2017-present, Zhenan Bao Lab
Our human body is a dynamic system, with inherent molecular signaling, tissue growth, and organ motion across different time scales and physical dimensions. However, conventional electronics and robotics are usually made with rigid components and limited adaptability, which limits their versatility for safe and precise operation. My research addresses these challenges by adapting interdisciplinarity approaches to build an ecosystem consisting of biomimetic soft electronics and microrobots that can sense, grow, transform, or locomote within living systems for precise diagnosis and personalized treatment.
Morphing electronics enable neuromodulation in growing tissue
Y. Liu†, J. Li†, S. Song†, P. M. George, Z. Bao et al. Nature Biotechnology, 2020.
We developed a chronic and neurologically implantable morphing electronic device (MorphE) capable of
actively adapting to in vivo tissue growth and providing neuromodulation.
A Transformation-Intelligent Elastomer Soft Robot (TIE Bot).
J. Li, V. Mottini, Y. Liu, X. Yan, Y. Wang, Y. Zheng, Z. Bao* et al.
Knots have excited interest since ancient times for both practical used and their topological intricacy in mathematics. I invented the first soft robot that can be programmed to knot itself. This fully polymeric soft robot will play an essential role for building next generation artificial muscles and organs.
(2012-2017, Joe Wang Lab, in collaboration with Prof. Liangfang Zhang)
University of California San Diego
University of California San Diego
from locomotion to biomedical applications
Robotics deals with automated machines that can locomote themselves and operate tasks in various environments over many orders of magnitudes in scale. One of the most inspiring goals is the construction of smart and powerful nanorobotic systems for the operation in the human body. However, viscous forces dominate inertial forces at such small scales, leading to the “low-Reynolds number challenge” for nanoscale propulsion. My research at Prof. Joe Wang Lab is to create multi-functional nanorobots which can overcome this challenge by utilizing local chemical reactions or external field actuation to achieve efficient movement and perform tasks in biological matrices. With selectively engineered materials, the nanorobots possess numerous attractive properties, including precise motion control, self-organization, biocompatibility, biodegradability, high loading capacity, and the ability to autonomously release of payloads ‘on-the-fly’. The increased capabilities and sophistication of these tiny robots hold considerable promise for a variety of biomedical applications ranging from drug delivery to minimally invasive surgery.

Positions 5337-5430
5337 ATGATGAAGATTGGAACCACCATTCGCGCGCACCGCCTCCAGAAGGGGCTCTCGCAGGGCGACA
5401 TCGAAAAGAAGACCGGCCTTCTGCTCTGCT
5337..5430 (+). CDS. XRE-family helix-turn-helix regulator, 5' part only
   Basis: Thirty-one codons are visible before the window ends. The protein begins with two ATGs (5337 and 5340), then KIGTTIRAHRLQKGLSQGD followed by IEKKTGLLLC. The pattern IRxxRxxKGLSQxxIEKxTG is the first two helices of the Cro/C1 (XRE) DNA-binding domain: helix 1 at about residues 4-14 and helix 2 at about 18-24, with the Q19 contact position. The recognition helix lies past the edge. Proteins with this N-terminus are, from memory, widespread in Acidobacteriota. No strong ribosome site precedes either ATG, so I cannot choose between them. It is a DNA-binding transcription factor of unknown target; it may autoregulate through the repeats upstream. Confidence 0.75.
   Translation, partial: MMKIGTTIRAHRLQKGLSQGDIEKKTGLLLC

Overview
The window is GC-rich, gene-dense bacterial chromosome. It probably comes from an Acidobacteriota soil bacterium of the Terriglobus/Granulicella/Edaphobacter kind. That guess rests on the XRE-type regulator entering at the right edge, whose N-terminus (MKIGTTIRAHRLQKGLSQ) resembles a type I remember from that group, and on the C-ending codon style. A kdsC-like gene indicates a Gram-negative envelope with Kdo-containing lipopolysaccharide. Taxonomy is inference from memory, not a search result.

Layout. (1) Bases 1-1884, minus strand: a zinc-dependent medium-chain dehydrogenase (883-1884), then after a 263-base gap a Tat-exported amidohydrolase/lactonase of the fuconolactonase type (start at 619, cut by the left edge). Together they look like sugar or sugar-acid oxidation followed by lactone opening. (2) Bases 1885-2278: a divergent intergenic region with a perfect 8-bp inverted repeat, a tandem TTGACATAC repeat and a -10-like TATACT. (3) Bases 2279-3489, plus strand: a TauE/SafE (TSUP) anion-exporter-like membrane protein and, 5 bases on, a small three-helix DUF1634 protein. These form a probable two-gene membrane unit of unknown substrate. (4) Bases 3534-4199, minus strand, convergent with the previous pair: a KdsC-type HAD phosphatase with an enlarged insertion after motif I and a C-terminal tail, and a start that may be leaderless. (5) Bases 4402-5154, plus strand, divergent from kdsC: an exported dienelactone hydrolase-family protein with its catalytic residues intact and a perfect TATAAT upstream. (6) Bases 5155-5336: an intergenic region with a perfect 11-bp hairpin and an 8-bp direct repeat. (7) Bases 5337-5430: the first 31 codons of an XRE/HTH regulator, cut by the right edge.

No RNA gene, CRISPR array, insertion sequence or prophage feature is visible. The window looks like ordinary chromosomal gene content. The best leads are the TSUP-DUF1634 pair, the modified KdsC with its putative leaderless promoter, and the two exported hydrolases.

Rocket science at the nanoscale
I established the "Body Deformation" propulsion mechanism of bubble-powered micro/nanorockets that can achieve highly powerful swimming at low Reynold numbers.
Towards the Fantastic Voyage:
Micromotor enabled Autonomous Medicine FOR GASTRIC INTESTINAL DELIVERY
We employ self-propelling microrobot as an active delivery technique that autonomously and precisely transports the therapeutic agents inside live animal’s gastrointestinal tract. These microrobots can modulate the local physiological environment, enhance the drug retention, and eventually improving therapeutic efficacy for bacterial infection treatment. This technique opens the door for micro/nanorobots as an active delivery platform for medical treatment and is promising for a wide range of personalized diagnostic and therapeutic applications.
INSpired From the nature:
Wireless Nanorobots powered by External fields
Bio-inspired wireless nanorobot have been built with efficient locomotion, adaptive operation, collective regulation, and eventually biological function towards operation in whole blood for bio-threat cleaning.
State of the Art:
Engineering applications for micro/nanorobots
We explore the versatility of functional micro/nanorobots to perform diverse tasks including writing (nanolithography), reading (superresolution imaging), destroying (warfare agents), and repairing (surface cracks), all at the micro/nanoscale.
2009-2012, Yongfeng Mei & Ran Liu Lab
Deterministic self-assembly, demanded in nanotechnology, needs a highly precise control of driving forces and energy minimization at the nanoscale, which has been applied in the macro-level, for example, capillary origami and 3D devices. My research at Prof. Yongfeng Mei Lab has been focusing on thinning, shaping, and rolling artificial free sheets to create novel 3D fine structures and devices such as self-propelled nanomachines, optofluidic sensors and flexible semiconductor thin films. We push the downscale limitation of rolled-up nanotech by straining engineering with the assistance from surface forces to create extremely small (<100 nm) and complex 3D nanoarchitectures with tailored surface chemistry and nano-topography. Our methodology offers a great opportunity for mechanical deformation, such as folding, bending, buckling, and zipping, in nanoscale self-assembly, and may enable solid nanomembranes becoming an essential building blocks in flexible electronics, and lab-on-a-chip micro/nano-electromechanical systems (MEMS/NEMS).